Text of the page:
Any other numbers? 112 Command and Control PMRS. That’s a mouthful, covering enough for the RF 3rd (United Kingdom) Division core regiments/battalions, and possibly even 101 Logistic Brigade Regular Army units, if you spread them out. SCOUT SV weighs a pretty heavy basic weight of 38 tonnes, but the PMRS version sits four (4), one more than thePanther Command Liaison Vehicle, which it will definitely replace in the RF units. So that’s a plus, even though 4 personnel in my view is still to small for a C2 vehicle. Then there’s “51 Engineer Reconnaissance variants”, most likely going to the Close Support Engineer units in 8 Engineer Brigade under Force Troops Command. If you divide equally, that might man around 15 such Engineer variants in operation amongst 22, 26, 35 Engineer Regiments. Finally, 88 PMRS types for the Royal Electrical and Mechanical Engineers (REME). There are distinct REME units in 101 Logistic Brigade, and REME Light Aid Detachments (LADs) in the armoured cavalry, armour and warrior armoured infantry and even heavy protect mobility units. These 38 Recovery Variants and 50 Repair vehicles could either be spread between the REME units and the LADs or just stay in the REME units. 88 such vehicles should be just sufficient for the RF.

Anything else? 23 Joint Fires Control variants, again under the turreted variant. Divide by the close support artillery regiments, say about 7 such vehicles per regiment, again the gun as a dummy. One missing variant is the ambulance variant. Some debate whether there could be a SCOUT SV ambulance variant, but it has to hold more than 4 personnel and needs medics inside. 38 tonnes is rather heavy for a medical armoured vehicle. Others say that the future medical vehicle could be from the yet-to-be finalised Armoured Battlefield Support Vehicle (Warrior without turret) or (in my view) from the FRES/SCOUT Utility Vehicle (UV) variant.

In any case, I hope my numbers are correct.

The British Army in the future: Regional Alignment

The world’s so-called superpower, the United States, has long had its units deployed globally. Even with the US Brigade Combat Team cuts and overall US Army cuts, the US Army is still poised to project itself globally. Certain units such as the 2nd Infantry Division are of course deployed beyond US shores. In fact, the US Army has aligned several of its other divisions/corps to certain regions, see this link.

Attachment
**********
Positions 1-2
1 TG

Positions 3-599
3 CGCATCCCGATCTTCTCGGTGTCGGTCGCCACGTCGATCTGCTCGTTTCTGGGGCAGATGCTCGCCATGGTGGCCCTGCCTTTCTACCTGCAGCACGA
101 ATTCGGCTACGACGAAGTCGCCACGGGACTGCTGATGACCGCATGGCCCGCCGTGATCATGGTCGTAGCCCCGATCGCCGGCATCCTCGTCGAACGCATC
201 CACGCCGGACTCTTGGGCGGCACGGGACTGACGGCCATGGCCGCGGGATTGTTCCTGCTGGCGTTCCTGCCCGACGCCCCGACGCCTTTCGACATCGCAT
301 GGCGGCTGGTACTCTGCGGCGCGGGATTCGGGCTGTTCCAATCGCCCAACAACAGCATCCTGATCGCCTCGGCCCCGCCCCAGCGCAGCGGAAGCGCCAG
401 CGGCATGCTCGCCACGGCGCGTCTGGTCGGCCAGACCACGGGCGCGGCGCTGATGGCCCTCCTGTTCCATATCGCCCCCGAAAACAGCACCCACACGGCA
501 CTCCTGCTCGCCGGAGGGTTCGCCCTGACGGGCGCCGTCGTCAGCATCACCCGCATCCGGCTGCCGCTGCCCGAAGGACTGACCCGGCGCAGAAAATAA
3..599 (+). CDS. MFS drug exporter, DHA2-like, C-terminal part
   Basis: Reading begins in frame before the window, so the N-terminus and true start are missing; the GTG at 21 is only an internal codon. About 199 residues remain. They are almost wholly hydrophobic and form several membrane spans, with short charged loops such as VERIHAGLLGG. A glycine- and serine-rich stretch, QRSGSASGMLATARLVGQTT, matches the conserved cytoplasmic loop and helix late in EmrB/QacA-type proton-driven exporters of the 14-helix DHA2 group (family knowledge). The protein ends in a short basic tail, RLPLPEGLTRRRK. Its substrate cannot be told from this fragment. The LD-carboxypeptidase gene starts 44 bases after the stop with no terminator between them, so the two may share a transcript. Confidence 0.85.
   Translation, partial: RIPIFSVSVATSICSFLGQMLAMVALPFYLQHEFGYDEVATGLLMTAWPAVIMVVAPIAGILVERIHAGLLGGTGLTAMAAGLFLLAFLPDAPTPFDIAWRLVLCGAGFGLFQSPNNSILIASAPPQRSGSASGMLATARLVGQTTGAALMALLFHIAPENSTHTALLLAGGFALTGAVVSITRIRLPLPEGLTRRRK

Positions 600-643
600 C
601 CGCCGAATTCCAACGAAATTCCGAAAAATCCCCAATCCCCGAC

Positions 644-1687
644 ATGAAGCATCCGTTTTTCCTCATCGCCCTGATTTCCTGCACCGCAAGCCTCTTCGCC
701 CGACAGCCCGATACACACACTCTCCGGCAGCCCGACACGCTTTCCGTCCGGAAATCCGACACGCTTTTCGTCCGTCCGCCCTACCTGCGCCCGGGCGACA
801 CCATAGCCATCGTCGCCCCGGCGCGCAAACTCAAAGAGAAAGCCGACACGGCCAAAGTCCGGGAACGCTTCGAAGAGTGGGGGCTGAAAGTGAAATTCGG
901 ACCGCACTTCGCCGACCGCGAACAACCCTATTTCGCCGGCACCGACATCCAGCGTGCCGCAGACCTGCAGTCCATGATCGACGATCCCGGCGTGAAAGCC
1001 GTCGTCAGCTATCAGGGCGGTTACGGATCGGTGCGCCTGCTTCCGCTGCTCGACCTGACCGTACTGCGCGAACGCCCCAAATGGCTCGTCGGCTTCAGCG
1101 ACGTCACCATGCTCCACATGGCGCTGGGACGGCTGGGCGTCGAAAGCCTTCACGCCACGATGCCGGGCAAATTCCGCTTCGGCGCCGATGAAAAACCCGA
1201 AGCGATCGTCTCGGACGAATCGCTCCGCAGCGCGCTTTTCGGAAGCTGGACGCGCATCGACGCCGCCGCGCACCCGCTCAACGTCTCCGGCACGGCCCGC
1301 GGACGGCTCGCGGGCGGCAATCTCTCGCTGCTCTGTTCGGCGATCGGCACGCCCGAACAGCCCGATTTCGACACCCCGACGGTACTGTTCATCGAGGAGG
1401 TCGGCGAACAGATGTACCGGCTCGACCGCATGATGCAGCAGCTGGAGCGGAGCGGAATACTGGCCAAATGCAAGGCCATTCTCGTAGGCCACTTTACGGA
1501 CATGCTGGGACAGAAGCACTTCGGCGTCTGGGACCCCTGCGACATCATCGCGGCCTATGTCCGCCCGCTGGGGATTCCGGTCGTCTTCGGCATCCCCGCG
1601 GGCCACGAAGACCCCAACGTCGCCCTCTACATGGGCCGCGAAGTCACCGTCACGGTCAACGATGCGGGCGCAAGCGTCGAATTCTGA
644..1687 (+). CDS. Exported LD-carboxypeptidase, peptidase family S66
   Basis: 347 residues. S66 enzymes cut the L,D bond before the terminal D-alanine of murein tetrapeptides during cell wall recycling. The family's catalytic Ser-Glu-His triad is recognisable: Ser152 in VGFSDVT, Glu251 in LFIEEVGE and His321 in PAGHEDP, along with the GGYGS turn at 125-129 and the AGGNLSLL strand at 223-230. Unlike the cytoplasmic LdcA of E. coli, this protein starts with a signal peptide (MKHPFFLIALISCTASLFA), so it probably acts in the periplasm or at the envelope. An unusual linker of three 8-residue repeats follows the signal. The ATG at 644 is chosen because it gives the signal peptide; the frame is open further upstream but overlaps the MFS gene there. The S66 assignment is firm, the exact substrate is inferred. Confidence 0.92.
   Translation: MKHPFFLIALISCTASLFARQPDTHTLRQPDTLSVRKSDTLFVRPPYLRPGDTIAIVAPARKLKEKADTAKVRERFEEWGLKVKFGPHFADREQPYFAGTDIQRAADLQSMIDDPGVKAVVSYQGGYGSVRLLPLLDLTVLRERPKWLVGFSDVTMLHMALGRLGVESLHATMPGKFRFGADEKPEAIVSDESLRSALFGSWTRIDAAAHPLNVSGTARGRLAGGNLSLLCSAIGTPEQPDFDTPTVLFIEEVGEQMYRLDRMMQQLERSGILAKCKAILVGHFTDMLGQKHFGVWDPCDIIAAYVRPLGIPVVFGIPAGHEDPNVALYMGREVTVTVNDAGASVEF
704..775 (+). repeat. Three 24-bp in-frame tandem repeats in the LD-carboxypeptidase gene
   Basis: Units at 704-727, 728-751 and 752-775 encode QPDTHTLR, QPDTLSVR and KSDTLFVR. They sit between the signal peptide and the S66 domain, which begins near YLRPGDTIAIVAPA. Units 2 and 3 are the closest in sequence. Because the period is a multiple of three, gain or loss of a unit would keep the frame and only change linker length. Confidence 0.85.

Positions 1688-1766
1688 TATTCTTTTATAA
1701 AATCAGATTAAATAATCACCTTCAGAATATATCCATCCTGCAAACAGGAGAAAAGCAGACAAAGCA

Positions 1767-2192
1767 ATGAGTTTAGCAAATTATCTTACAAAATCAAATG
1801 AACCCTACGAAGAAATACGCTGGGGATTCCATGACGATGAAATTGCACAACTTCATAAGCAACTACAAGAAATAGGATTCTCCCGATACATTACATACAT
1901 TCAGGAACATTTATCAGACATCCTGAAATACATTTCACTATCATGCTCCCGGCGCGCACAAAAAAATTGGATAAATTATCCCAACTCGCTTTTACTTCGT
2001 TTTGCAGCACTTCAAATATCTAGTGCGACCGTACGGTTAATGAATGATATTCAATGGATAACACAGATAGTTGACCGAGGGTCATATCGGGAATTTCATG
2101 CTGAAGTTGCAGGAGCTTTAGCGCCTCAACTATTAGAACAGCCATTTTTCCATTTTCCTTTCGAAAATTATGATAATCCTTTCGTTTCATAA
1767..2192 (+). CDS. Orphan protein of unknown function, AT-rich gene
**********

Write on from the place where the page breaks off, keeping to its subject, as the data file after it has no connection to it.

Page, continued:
The British Army does have troops and equipment deployed globally in key areas such as the South Atlantic Islands, Brunei, Cyprus, Canada and other countries. These are of course for tranining and deployments and defence. With the onset of Army 2020, one key theme was to have “overseas engagement and capacity building”. (See page 3 of the July 2013 Army 2020 report and This conversation with then Lt. Gen. Nicholas Carter.) In the future Army 2020 format, this goal for the Army would be undertaken primarily by the “Adaptable Force”, or in the British Army’s ORBAT terms, the 1st (United Kingdom) Divsion (see my ORBAT). Such an explanation has been vague until the British Army released its 2014 edition of its British Army Journal. Page 140 has a map on which of the brigades in 1 UK Division will be aligned to which region. I’ve kindly provided a summary below:

Alignment of Adaptable Force Brigades:

4th Infantry Brigade: Northern Africa (from Western Sahara (or so) to Libya)

7th Infantry Brigade: Egypt

11th Infantry Brigade: India, Pakistan and Afghanistan (or so)

42nd Infantry Brigade: East Africa (from Sudan to Kenya and Somalia (or so)

51st Infantry Brigade: Arabian Peninsula (Entire Arabian region including Iraq, excluding the Western side, ie., Israel, Lebanon, Syria)

160th Infantry Brigade: Central and Eastern Europe (up to Kazakhstan)

102 Logistics Brigade: Western Africa (appears to cover North-central Africa, from Senegal to Chad, excluding Mauritania, which is under 4th Infantry Bde’s region)

Alignment of Force Troops Command Brigades:

11th Signal Brigade: Southern Africa (from Angola in the West to Tanzania and Mozambique in the East down to South Africa and including Madagascar)

8 Engineer Brigade: Southeast Asia (excluding the Philippines–maybe)